By Robert DuffJanuary 8, 2018Blog Post
One of the things that is difficult across the board is understanding how to support someone with mental health issues. People on the outside will say, “Let me know if you need anything!” or “I’m here for you.” Those statements are nice, but they place the burden on the person who is suffering. They may actually feel pressure to come up with a way that you can help. Then again, if you offer some specific way helping, there is no guarantee that someone will be willing to take you up on it. The bottom line is that it’s confusing and it’s hard to know the right way to help people with anxiety or depression. As a psychologist and the spouse of someone with significant mental health struggles, I have come up with a few key principles that can help you be the best supporter possible. I like to call them the 4 Cs of supporting someone with a mental illness.
If you’ve ever bought a diamond ring for someone, you probably became quite familiar with cut, clarity, carat, and color. Those are the 4 Cs of diamonds. A helpful little mnemonic to help you understand just how much of your annual income you are about to blow. When it comes to supporting someone with mental illness, we can distill it down to another 4 Cs: clarity, consistency, compassion, and curiosity. Let’s break these 4 Cs of supporting someone with a mental illness down.
Say exactly what you mean. If you don’t understand what your friend or loved one is feeling, say so. If you don’t know how to help, but care so much that it hurts, say so. A person with mental illness is likely to mentally distort what you say into an interpretation that fits their internal narrative. For example, if you say, “I don’t know what to do for you,” they may interpret that as, “they are tired of my crap and they don’t have any more energy to figure out how to help.” Even if that’s far from the truth, this interpretation is what will stick regardless of what you actually meant. Therefore, in the spirit of clarity, it can be helpful to make less room for interpretation. For instance, you could say “I really care about what you’re going through and I want to help, but I’m not sure the best way to do that. I’ll keep trying, but if there is something specific I can do, please tell me.” That’s pretty damn clear. They still might not believe you, which leads me to the second principle…
Consistency is so important when dealing with mental health issues. By nature, people with depression or anxiety are going to vary in their moods, their mental clarity, and their willingness to interact. You don’t have control over that. So when you say a very clear supportive statement like we talked about above, the person might seem to blow it off or may not be in a place where they can believe you yet. That’s why you want to be consistent. Keep telling them so that one day when those defenses are not as strong and the barriers ease up a bit, they might take you up on your offer or hear what you mean.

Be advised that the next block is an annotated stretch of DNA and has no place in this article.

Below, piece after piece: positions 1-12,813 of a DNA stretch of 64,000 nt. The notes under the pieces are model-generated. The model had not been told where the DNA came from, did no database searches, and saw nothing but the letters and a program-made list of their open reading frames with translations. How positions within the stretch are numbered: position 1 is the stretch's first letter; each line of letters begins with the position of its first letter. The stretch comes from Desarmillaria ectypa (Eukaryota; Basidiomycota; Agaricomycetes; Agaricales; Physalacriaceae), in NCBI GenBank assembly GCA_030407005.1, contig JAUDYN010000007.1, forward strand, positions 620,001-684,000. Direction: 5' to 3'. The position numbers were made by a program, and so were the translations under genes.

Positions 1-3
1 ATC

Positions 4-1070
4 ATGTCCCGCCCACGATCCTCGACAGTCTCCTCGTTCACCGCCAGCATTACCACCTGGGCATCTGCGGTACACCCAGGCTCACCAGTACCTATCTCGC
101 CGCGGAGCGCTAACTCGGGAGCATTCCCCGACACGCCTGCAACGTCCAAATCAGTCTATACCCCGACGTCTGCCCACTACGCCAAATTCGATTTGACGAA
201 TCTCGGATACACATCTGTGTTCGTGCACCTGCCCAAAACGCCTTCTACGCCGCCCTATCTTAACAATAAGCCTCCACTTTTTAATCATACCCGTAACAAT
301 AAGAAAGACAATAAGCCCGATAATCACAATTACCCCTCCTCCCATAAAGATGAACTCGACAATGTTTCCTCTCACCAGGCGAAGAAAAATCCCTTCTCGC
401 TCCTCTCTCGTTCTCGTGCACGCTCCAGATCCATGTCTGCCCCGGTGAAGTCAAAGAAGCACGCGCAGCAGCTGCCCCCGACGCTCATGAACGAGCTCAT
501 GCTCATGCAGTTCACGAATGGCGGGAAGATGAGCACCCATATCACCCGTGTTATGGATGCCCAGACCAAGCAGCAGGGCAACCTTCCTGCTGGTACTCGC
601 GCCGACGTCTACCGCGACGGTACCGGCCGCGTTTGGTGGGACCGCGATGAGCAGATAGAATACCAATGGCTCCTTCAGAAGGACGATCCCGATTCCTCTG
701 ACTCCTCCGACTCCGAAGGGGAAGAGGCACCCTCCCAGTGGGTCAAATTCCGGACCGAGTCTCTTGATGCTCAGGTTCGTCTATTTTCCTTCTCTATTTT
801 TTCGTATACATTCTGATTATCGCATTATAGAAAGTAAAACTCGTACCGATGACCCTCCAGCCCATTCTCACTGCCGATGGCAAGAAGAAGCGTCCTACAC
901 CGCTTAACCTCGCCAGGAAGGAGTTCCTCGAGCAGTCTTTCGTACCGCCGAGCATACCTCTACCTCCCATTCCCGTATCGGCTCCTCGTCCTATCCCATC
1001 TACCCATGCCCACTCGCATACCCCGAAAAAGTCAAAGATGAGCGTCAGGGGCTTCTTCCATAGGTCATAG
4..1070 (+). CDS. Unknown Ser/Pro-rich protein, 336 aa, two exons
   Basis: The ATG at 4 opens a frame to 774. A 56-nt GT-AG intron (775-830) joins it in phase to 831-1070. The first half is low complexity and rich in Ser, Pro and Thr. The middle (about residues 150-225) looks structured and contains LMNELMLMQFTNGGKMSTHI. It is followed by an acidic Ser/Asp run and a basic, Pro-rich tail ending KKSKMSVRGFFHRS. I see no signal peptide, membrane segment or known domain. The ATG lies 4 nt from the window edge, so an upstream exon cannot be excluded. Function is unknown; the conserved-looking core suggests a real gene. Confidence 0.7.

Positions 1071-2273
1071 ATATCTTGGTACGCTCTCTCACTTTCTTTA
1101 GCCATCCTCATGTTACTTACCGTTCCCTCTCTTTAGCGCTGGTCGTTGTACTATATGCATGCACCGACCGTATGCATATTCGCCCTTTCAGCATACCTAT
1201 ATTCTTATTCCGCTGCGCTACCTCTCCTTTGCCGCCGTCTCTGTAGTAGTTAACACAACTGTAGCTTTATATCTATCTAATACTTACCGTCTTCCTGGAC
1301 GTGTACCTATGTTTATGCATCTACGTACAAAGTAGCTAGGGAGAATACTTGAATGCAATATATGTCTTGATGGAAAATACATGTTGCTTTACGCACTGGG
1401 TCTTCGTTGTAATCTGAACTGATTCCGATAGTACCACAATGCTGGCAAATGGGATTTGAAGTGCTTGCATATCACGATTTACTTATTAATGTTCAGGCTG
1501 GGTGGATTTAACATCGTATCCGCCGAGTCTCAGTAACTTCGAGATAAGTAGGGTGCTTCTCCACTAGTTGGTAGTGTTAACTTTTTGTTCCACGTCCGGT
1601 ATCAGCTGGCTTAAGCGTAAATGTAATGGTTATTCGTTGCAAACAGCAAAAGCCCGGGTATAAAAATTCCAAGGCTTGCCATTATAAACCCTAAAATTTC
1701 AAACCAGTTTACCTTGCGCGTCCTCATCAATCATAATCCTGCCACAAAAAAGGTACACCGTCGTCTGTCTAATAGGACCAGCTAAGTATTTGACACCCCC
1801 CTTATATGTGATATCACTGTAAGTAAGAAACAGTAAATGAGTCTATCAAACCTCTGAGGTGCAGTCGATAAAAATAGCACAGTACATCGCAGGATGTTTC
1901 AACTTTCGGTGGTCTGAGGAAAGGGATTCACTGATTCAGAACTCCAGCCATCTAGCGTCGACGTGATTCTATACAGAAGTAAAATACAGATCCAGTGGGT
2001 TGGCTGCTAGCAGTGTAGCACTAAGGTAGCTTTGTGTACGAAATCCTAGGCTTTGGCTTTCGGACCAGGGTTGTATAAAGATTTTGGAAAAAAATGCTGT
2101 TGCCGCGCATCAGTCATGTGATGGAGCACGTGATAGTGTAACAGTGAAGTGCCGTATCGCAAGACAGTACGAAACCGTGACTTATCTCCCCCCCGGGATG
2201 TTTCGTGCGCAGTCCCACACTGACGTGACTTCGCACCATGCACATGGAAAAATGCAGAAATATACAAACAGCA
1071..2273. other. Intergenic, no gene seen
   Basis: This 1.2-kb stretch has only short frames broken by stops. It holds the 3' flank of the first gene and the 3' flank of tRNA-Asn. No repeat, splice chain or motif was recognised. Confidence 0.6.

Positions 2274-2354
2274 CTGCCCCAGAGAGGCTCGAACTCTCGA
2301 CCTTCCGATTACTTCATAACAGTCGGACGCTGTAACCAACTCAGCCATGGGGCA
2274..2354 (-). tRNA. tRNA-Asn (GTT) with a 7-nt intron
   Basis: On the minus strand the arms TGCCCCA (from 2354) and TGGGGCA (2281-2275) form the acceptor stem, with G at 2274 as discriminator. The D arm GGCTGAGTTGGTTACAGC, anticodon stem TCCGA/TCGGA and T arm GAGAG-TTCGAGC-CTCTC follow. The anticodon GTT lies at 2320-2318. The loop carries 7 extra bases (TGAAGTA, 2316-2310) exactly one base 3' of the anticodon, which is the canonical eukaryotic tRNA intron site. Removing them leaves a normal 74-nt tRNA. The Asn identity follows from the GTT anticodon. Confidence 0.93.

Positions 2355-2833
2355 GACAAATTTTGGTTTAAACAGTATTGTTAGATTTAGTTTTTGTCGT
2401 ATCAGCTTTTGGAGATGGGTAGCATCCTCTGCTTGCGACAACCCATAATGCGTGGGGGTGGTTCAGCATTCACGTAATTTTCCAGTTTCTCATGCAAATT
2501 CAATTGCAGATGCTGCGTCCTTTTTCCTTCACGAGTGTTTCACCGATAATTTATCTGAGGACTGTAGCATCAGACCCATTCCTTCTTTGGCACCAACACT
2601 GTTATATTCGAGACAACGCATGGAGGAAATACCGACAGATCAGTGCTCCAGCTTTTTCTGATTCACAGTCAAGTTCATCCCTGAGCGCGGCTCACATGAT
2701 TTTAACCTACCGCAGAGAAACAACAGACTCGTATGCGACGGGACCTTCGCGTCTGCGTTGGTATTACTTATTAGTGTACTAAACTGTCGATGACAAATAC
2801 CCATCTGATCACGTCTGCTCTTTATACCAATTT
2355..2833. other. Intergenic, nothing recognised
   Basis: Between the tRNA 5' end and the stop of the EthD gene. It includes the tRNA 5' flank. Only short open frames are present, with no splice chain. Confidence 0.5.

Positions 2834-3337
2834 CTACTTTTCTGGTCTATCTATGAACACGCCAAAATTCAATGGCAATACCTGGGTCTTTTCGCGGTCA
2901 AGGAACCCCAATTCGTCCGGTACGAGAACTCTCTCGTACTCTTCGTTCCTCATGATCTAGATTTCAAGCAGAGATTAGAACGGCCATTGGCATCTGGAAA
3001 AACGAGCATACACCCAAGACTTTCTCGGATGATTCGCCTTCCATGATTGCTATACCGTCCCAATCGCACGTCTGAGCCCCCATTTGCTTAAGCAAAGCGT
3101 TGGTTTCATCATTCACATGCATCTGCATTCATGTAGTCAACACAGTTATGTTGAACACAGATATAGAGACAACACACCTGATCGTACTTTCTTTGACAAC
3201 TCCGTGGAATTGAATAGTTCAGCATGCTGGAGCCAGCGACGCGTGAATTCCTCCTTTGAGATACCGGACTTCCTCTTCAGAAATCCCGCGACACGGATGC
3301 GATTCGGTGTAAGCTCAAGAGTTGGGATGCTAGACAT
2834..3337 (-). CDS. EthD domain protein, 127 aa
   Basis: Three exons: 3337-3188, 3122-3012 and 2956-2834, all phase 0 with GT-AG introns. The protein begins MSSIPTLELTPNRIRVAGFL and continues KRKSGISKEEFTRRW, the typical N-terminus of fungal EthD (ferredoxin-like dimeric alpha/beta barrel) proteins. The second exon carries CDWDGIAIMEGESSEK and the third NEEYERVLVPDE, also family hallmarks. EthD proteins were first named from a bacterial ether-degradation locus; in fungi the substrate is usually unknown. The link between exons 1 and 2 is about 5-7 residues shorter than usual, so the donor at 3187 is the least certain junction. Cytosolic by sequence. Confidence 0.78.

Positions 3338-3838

This one may be a bit of a no-brainer, but it’s hard to adequately support someone with mental illness if you don’t actually care about what they are going through. Demonstrating that you understand the gravity and the important of their mental illness can mean a great deal to someone who is struggling. You don’t have to know exactly what they are experiencing, but you do need to appreciate the impact that it has on their life. You need to recognize that they do not want to be this way, but haven’t found a way to work themselves out of it yet. Mental illness is pervasive and it colors your entire experience. It may mean the world to them if you simply understand that it hurts, and it’s exhausting, and they feel guilty for what they are. Be there and reassure them that you see their struggle and don’t think they are are any less for it.
The best way to build compassion for someone is to try to understand what they are going through. This can be hard with someone who has no firsthand knowledge of what it’s like to live with mental illness. That’s where curiosity comes in. You can achieve a better understanding and more empathy for what someone is experiencing if you have a genuine interest in what they are going through. Ask questions. Do research and read about their issue. Try to avoid making assumptions and, instead, observe. Look for the subtle or obvious ways that the person’s mental illness creeps into their life. Asking questions goes a long way because even two people with the same psychiatric disorder can have two very different experiences with it.
And there you have them. The 4 Cs of supporting someone with mental illness. If two of these look familiar, that’s because I mentioned them in one of my weekly emails that I send out each Monday. If you’ve like more quick content (like mini blog posts) to start your week, please sign up!